Once Guinevere returns to England, Mordred begans to solicit her affections.  Arthur’s incestuous act was repulsive, but at least it was an act committed unknowingly.  The Mort Artu author refused to allow Guinevere willingly to commit incest with her husband’s son.  Furthermore, if Guinevere truly loved Lancelot, she would not be unfaithful to him by sinning with Mordred.  In the Mort Artu, Guinevere clearly has no romantic feelings for Mordred when she is left in his safekeeping.  “The queen was very angry that she had been given over to his charge because she knew such wickedness and disloyalty in him that she was sure that suffering and ill will would come of it” (156).  Mordred, however, seeks not just power but also Guinevere’s love.  “Mordred was so often with the queen that he fell in love with her and did not see how he could fail to die of love, if his desires were not satisfied” (160).  Mordred’s romantic feelings clearly go back to Wace.  Mordred may even be considered sympathetic in his inability to control his love for Guinevere.  He attempts to trick her into marriage by forging a letter from Arthur which says the king is dying.  In the false letter, Arthur supposedly requests that Mordred marry Guinevere, because “if Lancelot knew she was not married, he would attack you and take her as his wife” (161).

Guinevere and the court believe the letter to be true.  However, Guinevere refuses to remarry, saying, “I could never have such a noble husband as I have had” (163).  Later, she tells her cousin, Labor, she will not marry Mordred because he is Arthur’s son, and “Even if he were not his son, he is so disloyal that I would not accept him for anything” (164).  Labor then helps Guinevere escape to London Tower.  The queen, hoping Arthur is not yet dead, then sends a messenger to him on the continent.  Of course, Arthur returns, and Mordred and Arthur slay each other in battle.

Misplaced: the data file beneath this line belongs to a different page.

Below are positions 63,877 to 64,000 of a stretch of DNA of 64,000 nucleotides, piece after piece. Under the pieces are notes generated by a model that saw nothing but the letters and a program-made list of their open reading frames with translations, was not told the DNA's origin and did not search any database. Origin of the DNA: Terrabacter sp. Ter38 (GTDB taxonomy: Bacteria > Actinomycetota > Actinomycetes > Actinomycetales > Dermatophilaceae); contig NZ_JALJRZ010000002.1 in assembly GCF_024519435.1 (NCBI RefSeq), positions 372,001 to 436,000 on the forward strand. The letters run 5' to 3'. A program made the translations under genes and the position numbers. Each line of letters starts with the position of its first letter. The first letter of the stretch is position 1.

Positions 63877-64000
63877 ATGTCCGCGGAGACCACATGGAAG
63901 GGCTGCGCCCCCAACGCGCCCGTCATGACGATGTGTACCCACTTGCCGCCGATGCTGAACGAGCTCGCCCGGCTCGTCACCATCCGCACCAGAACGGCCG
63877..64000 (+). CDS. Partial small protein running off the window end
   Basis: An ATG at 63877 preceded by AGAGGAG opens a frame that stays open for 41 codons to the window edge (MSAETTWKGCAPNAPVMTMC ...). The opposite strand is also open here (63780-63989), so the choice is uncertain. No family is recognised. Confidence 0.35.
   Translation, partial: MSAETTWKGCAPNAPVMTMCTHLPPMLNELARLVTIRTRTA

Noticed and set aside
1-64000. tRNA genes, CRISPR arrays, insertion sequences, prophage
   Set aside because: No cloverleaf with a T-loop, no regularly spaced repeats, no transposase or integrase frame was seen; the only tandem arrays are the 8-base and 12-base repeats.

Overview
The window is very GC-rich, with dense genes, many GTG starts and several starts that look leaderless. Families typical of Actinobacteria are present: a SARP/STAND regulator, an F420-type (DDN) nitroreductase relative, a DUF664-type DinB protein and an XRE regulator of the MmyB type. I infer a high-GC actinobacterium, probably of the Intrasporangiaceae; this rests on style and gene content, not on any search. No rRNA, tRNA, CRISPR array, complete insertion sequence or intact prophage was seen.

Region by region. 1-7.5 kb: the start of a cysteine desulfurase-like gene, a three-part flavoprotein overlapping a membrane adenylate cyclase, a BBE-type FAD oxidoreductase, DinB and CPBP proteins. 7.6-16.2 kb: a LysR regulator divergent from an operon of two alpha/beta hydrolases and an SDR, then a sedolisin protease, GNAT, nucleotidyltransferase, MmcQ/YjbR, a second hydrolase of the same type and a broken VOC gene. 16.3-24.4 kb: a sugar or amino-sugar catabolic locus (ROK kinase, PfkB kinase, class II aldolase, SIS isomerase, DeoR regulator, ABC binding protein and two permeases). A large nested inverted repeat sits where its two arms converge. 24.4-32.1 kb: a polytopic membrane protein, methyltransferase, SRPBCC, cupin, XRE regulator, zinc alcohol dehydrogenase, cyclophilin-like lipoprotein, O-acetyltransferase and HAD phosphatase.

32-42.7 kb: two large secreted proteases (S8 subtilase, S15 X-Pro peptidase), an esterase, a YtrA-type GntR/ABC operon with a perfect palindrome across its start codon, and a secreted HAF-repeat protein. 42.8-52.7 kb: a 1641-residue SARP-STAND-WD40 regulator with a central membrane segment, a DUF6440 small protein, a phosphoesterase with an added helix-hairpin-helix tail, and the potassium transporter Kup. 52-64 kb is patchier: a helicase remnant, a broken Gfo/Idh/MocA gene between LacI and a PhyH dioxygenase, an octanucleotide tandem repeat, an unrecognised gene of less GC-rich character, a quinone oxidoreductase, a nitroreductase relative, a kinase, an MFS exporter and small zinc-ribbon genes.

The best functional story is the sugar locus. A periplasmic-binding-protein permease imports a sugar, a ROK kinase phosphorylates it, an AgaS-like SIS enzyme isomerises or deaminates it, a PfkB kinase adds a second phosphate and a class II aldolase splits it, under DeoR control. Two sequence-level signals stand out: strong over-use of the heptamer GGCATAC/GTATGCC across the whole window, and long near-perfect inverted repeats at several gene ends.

Guinevere in Tower besieged by Mordred

Guinevere besieged by Mordred in the Tower of London

The Mort Artu’s plot would become the standard for most future versions of the legend.  Works such as the Stanzaic Morte Arthur would also contain the Arthur/Guinevere/Lancelot love triangle, Mordred’s incestuous birth, Guinevere’s refusal to marry Mordred, and her locking herself in the Tower of London.  What makes the Stanzaic Morte Arthur important, however, is that it is an English text using the French Mort Artu as its source (Benson 2).  The author is the first English writer more interested in creating a romance than a chronicle, a sign that even in England the French romantic tradition was becoming accepted as the proper way to tell the Arthurian legend.

However, one other major English text, the Alliterative Morte Arthure,  would follow the chronicle format.  The Alliterative Morte Arthure, unlike the slightly earlier Stanzaic Morte Arthur, rejected French additions by returning to the plot of Guinevere willingly marrying Mordred.  The author of the Alliterative Morte Arthure was familiar with the French texts, but he chose to ignore them because he wanted to tell a structured history which had no room for romance (Matthews 144).  The poet first deleted the French romantic additions.  Then he added new details to Guinevere and Mordred’s relationship to make the queen’s guilt more substantial.  Like Layamon and Wace, the poet was largely clarifying Geoffrey of Monmouth’s statements.

The Alliterative Morte Arthure poet, in deleting French romantic additions, primarily reversed the work of the Mort Artu author.  He first removed Lancelot as Guinevere’s lover.  While Lancelot remains a character in the poem, he is introduced as merely one of Arthur’s “lesse men” (lines 368-81).  Mary Hamel believes that this statement early in the poem is the poet’s warning to the reader that the poem will not be concerned with the themes of the French romance tradition (King Arthur’s Death 266).  Rather than being Guinevere’s lover, Lancelot is simply one of Arthur’s many knights, who later dies in battle on the Continent.  Perhaps the poet’s only reason for even including Lancelot in the poem is to suggest that the romantic tales about Lancelot are not true.  Once Lancelot was removed as Guinevere’s lover, Arthur’s reason for leaving Britain could revert back to the original war against Rome.